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"Absolute sovereignty is what I love to ascribe to God." - Jonathan Edwards

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1689 Baptist Confession Chapter 30: Of the Lord's Supper - Commentary

...s He administers grace to them.

The Breaking Of Bread

This is the first designation of the Lord's Supper in the New Testament. It is used in Luke 24:35; Acts 2:42, 46; 20:7, 11; 1 Corinthians 10:16-17. The early Christians were continually celebrating the Lord's Supper in the manner which their Lord did. As Christ took bread and broke it, so the Christians called this ordinance the breaking of bread, which reminded them of Christ's body given for them. Notice that in Acts 20:7, the purpose of the Church gathering on the Lord's Day, is to break bread. They were gathered on the Christian Sabbath, as a Church, to celebrate the Lord's Supper.

EUCHARIST

EUCHARIST means thanksgiving and refers to the words of Christ in Luke 22:19 before breaking and distributing the bread to His disciples. The Greek verb for giving thanks is εὐχαριστήσας (EUCHARISTēsas). There is no doubt that thanksgiving should play a fundamental part as we celebrate the Lord's Supper, thinking of the work of Christ and receiving the benefits thereof anew in a spiritual and close communion with our Savior. But unfortunately, this name is closely associated with the abominable sacrifice of the Mass, therefore, it is not used by Protestants.

Significance

There are several things which are signified by the Lord's Supper. The Lord's Supper is not a dead ritual, but a sign and a token, which signifies and grants grace to those who already believe (see Means Of Grace below). Here are the things which the Lord's Supper signifies.

The Lord's Death

The most obvious thing that the Lord's Supper signifies is the Lord's sacrificial death on behalf of His people. His body was broken and His blood was shed for His people so as to redeemed them from sin. The Lord's Supper reminds the Christian of the pivotal event of history when our Lord died on that cross to take away our sin and bear in Himself the punishment thereof. Therefore, whenever we celebrate the Lord's Supper, we are reminded of the work of Christ on behalf of His people in His vicarious death on the cross. As we are reminded of that work we are also receiving new graces and appreciation of that glorious work of redemption. This is especially true when the Lord's Supper is preceded by a confession of sin. As we think of Christ's atonement, we are reminded that all our sins have been washed away and we have been given the perfect righteousness of Christ instead of our filthy rags. In this ordinance, we have signified for us that Christ shed His blood and His body was broken for our sake, so as to forgive us of every sin. Both the ones we did before our regeneration and after our regeneration, even the ones which we confessed before participating in the Lord's Supper.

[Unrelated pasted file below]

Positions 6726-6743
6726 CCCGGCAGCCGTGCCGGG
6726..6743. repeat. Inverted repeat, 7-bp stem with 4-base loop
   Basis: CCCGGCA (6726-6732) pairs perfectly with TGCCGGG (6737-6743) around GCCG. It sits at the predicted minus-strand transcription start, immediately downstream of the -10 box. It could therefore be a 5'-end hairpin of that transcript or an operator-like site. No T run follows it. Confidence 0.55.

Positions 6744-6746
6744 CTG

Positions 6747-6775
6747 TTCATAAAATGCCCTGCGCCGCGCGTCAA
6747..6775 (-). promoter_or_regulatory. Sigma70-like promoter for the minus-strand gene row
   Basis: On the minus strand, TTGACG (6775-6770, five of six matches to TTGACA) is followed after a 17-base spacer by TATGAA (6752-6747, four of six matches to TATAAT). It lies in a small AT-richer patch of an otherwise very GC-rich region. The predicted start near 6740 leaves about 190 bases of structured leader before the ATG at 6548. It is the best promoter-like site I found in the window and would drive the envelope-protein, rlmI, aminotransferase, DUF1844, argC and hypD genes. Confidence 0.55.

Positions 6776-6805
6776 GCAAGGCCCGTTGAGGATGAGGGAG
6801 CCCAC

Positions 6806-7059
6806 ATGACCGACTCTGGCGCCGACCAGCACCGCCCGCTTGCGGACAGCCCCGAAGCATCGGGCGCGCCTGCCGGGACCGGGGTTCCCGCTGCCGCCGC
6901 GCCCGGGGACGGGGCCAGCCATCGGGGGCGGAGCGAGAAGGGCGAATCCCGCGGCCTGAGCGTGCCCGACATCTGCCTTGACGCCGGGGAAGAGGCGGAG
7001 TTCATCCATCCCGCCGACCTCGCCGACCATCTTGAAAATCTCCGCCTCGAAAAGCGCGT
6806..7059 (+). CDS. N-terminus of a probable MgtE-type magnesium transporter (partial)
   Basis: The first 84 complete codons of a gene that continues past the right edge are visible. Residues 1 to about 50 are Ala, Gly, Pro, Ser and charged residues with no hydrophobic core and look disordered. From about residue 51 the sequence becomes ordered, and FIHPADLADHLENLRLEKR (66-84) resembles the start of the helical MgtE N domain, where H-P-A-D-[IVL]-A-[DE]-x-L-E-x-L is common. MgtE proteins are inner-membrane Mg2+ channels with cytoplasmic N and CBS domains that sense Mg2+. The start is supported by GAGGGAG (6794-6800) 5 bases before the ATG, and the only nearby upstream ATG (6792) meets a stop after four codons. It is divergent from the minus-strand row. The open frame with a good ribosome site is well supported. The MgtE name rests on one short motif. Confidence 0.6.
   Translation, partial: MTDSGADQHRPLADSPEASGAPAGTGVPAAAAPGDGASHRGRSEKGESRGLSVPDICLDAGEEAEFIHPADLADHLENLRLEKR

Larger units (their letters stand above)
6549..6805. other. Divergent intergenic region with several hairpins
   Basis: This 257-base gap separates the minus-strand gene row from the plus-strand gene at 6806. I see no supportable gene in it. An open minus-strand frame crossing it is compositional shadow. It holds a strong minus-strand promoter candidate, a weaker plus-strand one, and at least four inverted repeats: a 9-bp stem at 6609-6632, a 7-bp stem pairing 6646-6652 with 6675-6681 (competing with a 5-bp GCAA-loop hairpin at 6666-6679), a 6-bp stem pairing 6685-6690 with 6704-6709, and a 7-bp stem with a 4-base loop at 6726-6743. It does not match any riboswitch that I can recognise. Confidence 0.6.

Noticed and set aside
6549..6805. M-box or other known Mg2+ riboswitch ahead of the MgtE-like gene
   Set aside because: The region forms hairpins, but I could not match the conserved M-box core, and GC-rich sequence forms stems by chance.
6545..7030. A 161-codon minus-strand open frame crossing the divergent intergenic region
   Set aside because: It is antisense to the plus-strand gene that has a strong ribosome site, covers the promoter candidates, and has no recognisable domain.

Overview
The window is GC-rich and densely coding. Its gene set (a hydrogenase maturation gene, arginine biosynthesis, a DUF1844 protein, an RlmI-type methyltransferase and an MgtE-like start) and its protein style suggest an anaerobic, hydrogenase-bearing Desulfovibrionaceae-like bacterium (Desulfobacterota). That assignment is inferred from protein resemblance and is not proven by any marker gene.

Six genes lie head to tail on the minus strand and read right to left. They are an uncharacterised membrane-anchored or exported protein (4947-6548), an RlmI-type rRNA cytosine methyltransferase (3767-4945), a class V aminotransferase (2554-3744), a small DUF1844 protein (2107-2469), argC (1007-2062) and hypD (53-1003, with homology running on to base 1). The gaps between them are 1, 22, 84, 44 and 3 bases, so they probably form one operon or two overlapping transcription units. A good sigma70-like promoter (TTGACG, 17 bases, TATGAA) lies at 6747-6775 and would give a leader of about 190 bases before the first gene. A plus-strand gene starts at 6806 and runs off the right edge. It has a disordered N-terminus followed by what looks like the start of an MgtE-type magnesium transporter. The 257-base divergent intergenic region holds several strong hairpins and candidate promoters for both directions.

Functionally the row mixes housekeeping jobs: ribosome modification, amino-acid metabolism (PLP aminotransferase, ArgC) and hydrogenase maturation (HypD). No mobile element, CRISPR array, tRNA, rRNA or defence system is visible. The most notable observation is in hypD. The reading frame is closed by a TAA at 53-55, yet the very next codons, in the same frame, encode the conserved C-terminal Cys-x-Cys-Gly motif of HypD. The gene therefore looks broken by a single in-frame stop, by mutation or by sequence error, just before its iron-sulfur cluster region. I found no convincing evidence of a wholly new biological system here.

Communion With Christ

In rejection of the Roman Catholic and Lutheran understanding of Christ's presence in the Supper, the Reformed understand Christ's presence to be spiritual. Roman Catholics are fond of expressing Christ's presence in words like "real" and "literal." In contrast, we affirm that there is a real spiritual presence of Christ. The bread and wine, remain as they are, and there's not a single change in them. But these elements symbolize Christ's body and blood. The presence of Christ is not in the bread and wine but in the faith of believers. Christ is especially present among His gathered people in the Lord's Supper. He ministers to us graces anew and reminds us of His accomplished work on our behalf. In that way,...